Sleep apnea Part 1: explanation and symptoms

Twenty-two million Americans suffer from sleep apnea, but 80% of moderate and severe obstructive sleep apnea cases appear to go undiagnosed. Those of us who sleep solo nightly/daily may not be aware of our snoring or breathing habits. And with the epidemic of overweight U. S. citizens increasing in number, so too are the case statistics for this health disorder.

What exactly does the medical term imply? The Greek word “apnea” literally means “without breath.” Sleep apnea is an involuntary cessation of breathing that occurs while the patient is asleep.

How does this happen?

Mayo Clinic explains that the breathing muscles in the back of the throat relax during sleep, and in this case, too much. Mayo states, “These muscles support the soft palate, the triangular piece of tissue hanging from the soft palate (uvula), the tonsils, the side walls of the throat and the tongue. When this physical change (obstructive sleep apnea) happens these (muscular) structures collapse inward and obstruct airflow.”

After 10-30 seconds of obstruction, the level of oxygen in the patient’s blood becomes significantly lowered enough to awaken the brain. The brain, in turn, rouses these same breathing muscles to return to their normal tone, which can lead to a possible “snort” sound. This same pattern can repeat itself hundreds of times nightly, but many individuals are not aware of their deficit of needed deep restorative sleep. Instead they wake up in the morning feeling drowsy, a feeling they might carry with themselves throughout the day. Indeed, my daughter-in-law recently was tested with an “at home portable monitoring device” which proved that she actually stopped breathing 50 times during that night’s study interrupting her sleep patterns. Her blood oxygen levels, at these times, reached lows of 69 percent.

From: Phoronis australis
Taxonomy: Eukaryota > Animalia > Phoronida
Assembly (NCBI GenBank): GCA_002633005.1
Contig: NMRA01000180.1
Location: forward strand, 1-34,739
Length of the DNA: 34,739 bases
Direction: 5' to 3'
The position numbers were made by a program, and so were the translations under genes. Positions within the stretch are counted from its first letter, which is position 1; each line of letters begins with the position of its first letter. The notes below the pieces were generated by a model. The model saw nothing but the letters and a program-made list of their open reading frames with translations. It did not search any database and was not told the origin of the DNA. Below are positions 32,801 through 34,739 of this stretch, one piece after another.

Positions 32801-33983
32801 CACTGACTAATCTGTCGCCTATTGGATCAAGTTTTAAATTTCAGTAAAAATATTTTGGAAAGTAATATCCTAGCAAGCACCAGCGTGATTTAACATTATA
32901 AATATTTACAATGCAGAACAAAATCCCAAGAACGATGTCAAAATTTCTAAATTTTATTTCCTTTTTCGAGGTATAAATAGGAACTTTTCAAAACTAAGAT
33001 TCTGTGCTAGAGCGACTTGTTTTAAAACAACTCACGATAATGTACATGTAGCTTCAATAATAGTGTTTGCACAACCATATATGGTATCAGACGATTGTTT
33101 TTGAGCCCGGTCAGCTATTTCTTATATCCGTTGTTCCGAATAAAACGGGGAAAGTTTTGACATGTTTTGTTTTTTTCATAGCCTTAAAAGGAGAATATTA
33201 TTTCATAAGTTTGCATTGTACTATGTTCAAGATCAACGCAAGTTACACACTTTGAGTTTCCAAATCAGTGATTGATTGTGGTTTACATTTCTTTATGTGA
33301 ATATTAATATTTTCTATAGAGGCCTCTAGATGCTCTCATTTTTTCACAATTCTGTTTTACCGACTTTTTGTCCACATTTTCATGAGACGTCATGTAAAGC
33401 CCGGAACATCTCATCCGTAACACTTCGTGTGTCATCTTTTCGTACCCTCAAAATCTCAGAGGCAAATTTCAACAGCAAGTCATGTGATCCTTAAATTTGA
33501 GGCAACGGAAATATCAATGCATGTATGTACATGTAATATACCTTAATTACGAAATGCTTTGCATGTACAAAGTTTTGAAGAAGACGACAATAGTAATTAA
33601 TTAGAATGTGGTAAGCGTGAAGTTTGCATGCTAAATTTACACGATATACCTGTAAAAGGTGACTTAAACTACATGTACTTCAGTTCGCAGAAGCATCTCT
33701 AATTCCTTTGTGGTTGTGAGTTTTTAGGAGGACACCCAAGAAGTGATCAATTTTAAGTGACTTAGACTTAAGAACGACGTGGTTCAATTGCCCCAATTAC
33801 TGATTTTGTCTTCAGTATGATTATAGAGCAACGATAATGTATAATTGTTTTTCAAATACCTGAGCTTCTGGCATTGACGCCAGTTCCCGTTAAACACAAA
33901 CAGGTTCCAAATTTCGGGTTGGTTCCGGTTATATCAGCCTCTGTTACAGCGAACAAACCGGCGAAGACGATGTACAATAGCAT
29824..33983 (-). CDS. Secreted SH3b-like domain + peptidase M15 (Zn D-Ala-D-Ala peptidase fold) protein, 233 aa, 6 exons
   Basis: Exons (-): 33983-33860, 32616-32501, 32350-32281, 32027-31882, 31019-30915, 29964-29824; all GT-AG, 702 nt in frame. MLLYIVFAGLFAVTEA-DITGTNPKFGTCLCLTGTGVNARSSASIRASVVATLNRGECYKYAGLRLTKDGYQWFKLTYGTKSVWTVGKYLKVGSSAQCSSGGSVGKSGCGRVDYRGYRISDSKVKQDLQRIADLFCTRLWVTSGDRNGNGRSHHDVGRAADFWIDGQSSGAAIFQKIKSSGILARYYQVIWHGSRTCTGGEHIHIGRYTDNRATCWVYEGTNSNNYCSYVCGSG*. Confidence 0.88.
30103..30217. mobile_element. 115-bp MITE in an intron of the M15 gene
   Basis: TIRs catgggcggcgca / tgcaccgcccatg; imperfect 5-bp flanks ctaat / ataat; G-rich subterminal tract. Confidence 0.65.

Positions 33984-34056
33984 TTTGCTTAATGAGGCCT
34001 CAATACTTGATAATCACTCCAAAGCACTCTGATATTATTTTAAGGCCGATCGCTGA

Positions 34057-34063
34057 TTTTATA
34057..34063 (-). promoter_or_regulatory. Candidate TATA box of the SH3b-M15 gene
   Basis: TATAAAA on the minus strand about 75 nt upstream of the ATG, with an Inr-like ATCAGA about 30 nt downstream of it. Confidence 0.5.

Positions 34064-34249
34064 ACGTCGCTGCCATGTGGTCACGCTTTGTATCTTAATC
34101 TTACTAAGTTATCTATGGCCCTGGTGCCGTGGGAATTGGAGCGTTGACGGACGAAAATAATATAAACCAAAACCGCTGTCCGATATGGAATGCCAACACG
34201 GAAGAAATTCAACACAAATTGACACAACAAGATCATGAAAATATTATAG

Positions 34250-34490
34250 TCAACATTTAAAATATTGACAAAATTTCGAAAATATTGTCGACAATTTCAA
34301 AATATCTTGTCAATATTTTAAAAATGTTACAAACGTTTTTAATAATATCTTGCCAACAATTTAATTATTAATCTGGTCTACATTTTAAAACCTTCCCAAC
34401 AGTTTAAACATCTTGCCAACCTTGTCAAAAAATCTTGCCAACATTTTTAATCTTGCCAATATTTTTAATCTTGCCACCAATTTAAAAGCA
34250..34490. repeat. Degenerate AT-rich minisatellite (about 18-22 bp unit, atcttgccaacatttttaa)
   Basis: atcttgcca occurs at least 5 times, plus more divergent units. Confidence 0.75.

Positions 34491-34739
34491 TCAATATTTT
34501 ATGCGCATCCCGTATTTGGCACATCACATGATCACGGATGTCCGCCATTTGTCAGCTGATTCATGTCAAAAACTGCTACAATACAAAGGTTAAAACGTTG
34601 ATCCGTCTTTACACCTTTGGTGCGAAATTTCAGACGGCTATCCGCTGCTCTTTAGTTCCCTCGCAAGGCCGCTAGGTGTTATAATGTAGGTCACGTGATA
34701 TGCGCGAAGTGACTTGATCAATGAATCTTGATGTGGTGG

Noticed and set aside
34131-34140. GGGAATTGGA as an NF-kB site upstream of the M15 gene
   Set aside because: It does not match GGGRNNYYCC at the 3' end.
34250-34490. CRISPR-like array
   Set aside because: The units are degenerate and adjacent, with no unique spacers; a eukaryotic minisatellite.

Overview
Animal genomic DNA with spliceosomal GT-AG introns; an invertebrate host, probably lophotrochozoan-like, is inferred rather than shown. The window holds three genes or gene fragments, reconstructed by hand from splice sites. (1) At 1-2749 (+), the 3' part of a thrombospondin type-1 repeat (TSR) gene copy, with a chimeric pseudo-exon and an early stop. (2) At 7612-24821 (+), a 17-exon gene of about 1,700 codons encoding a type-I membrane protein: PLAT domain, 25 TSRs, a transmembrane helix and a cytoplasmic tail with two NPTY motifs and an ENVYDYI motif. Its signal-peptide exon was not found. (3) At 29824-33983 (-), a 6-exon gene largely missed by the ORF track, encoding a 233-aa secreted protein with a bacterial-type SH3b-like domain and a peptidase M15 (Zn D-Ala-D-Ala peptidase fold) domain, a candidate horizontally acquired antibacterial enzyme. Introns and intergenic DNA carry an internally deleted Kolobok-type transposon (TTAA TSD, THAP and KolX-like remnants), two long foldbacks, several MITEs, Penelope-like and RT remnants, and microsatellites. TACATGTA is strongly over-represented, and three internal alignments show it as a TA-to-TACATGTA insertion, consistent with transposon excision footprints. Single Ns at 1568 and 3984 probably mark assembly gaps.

Loud snoring (though not everyone with sleep apnea snores), awakening suddenly with a dry mouth or sore throat or headache, or displaying a daily general irritability may be signs exhibited of the more common type of apnea, obstructive sleep apnea. Mayo Clinic explains that the second less common apnea form, central sleep apnea, occurs “when the brain (initially) fails to transmit signals to the breathing muscles (in the back of the throat). (In these cases), there will be no effort to breathe for a short period of time. The person may awaken with a (great) shortness of breath or have difficulty getting to sleep or staying asleep.”

Risk factors/Predispositions for obstructive sleep apnea include:

1. Excessive weight. Four times more likely to develop the disorder with fat deposits found around the upper airway. 2. Possessing a neck circumference for men of 17 inches/ for women a neck circumference of 15 inches.

3. Having a narrow airway with a narrow throat, or problems with tonsils or adenoids (the latter two, especially in children).

4. Being male. Men are twice as likely to develop the disorder than women (except overweight women, especially after menopause).

5. Aging.

6. Family history.

7. Use of alcohol, sedatives, or tranquilizers that relax the throat muscles too much.

8. Smoking makes a person three times as likely to develop sleep apnea because in increases inflammation and fluid retention in upper airway; this risk drops after quitting.

9. Nasal congestion due to allergies or anatomical problems leading to breathing through nose problems.

Risk factors/Predispositions for central sleep apnea:

1. Old age.

2. Having heart disorders such as congestive heart failure 3. Using narcotic pain meds such as opioids, especially long-acting ones such as methadone.

4. Having had a stroke.

Coming in part 2: Complications, diagnosis and treatment options.

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